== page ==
I once went to work for a carrier that I told them that I would like to have at least 2800 miles per week. They told me that it would be more like 2000 miles per week. Everything they told me was exactly the way it was and knowing what to expect before I went to work for them, they turned out to be one of the best carriers that I ever hired on with. Instead of using false information in order to lure in potential drivers, tell them the truthful reality of what your carrier can offer them as an employee and discontinue the practice of dishonesty and deceit and then actually provide to the driver what you say you will.
Step 2: Transparency
Business transparency relates to operating in such a way that others can easily see what practices are being performed. It implies openness, communication and accountability from the carrier to the driver, closely related to honesty. For example, an honest and accountable motor carrier will provide all information to the driver who may be considering entering into a company truck lease purchase option. No rushing through, “sign on the dotted line” scheme, but open communication between leaser and lessee.
Transparency leads to the removing of all barriers between company and driver, which in return, incorporates the feeling of trust where as the driver will feel more like a part of the team and not just a number. By being transparent and openly communicate and holding the company responsible for its own actions, the driver can make a clear and definite decision as it relates to his or her livelihood. By doing this, the new driver will not see the company as just another job, but as a place to retain their employment and view the company as a solid career choice.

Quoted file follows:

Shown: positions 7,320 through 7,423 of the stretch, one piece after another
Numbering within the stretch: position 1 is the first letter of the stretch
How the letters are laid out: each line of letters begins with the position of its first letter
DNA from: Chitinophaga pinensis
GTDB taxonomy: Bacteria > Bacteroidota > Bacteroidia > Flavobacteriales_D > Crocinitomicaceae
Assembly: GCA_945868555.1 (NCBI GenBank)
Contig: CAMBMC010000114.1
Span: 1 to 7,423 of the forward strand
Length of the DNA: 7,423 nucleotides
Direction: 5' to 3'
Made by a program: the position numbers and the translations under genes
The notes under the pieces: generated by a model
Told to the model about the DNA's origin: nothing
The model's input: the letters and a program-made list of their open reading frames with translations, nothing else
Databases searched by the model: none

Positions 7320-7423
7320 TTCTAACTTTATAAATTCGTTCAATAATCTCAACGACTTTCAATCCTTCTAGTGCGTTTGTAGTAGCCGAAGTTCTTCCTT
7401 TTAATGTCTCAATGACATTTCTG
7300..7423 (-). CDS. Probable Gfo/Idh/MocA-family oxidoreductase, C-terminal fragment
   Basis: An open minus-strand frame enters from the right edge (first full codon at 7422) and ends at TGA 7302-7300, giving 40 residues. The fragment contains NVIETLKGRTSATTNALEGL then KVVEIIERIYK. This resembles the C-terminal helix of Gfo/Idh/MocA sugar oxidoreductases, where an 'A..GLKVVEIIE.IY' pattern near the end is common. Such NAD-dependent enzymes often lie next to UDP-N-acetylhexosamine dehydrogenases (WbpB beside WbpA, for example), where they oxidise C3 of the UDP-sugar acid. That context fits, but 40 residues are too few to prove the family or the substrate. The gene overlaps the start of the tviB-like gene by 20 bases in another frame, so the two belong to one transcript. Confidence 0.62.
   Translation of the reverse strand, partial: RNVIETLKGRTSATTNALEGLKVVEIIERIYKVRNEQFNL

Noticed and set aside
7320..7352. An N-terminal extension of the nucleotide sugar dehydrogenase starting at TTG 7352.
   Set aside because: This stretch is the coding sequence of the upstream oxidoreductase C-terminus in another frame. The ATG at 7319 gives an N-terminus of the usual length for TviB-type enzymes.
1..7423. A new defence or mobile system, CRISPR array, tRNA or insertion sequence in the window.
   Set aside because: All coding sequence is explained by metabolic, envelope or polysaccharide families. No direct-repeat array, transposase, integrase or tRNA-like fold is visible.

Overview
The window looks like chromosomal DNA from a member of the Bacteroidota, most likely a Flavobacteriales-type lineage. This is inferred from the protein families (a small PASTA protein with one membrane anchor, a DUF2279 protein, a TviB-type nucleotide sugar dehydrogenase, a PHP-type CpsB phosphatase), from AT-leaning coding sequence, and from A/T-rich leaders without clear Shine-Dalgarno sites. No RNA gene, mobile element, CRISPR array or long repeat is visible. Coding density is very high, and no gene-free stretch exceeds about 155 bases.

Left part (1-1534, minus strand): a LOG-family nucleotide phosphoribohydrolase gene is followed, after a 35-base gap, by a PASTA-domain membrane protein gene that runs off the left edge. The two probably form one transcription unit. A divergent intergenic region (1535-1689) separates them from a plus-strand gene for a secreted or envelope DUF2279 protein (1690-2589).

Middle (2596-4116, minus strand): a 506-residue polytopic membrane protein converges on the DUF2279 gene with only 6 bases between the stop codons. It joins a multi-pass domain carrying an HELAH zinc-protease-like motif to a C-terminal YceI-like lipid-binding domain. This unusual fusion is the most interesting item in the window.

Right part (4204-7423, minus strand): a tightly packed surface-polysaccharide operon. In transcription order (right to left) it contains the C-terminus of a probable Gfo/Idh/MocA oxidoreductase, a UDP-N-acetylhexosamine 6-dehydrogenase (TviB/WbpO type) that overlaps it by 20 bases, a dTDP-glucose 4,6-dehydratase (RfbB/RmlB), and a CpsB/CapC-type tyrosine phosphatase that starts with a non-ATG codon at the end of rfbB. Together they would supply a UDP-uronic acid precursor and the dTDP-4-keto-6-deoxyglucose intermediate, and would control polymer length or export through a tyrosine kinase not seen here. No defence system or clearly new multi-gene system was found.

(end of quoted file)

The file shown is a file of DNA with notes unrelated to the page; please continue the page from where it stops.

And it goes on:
Step 3: Establish CDL Training Standards
Although the FMCSA is responsible for regulating the safety operational standards within the trucking industry, the major flaw in the system is the absence of any set CDL truck driving training standards. CDL graduates with as little as three to six months OTR experience are being placed in driver-trainer positions. Because of the demands of the job, driver-trainers are sleeping while the new hire trainee is driving through technical obstacles such as mountain terrain, adverse weather conditions and high-traffic metropolitan areas.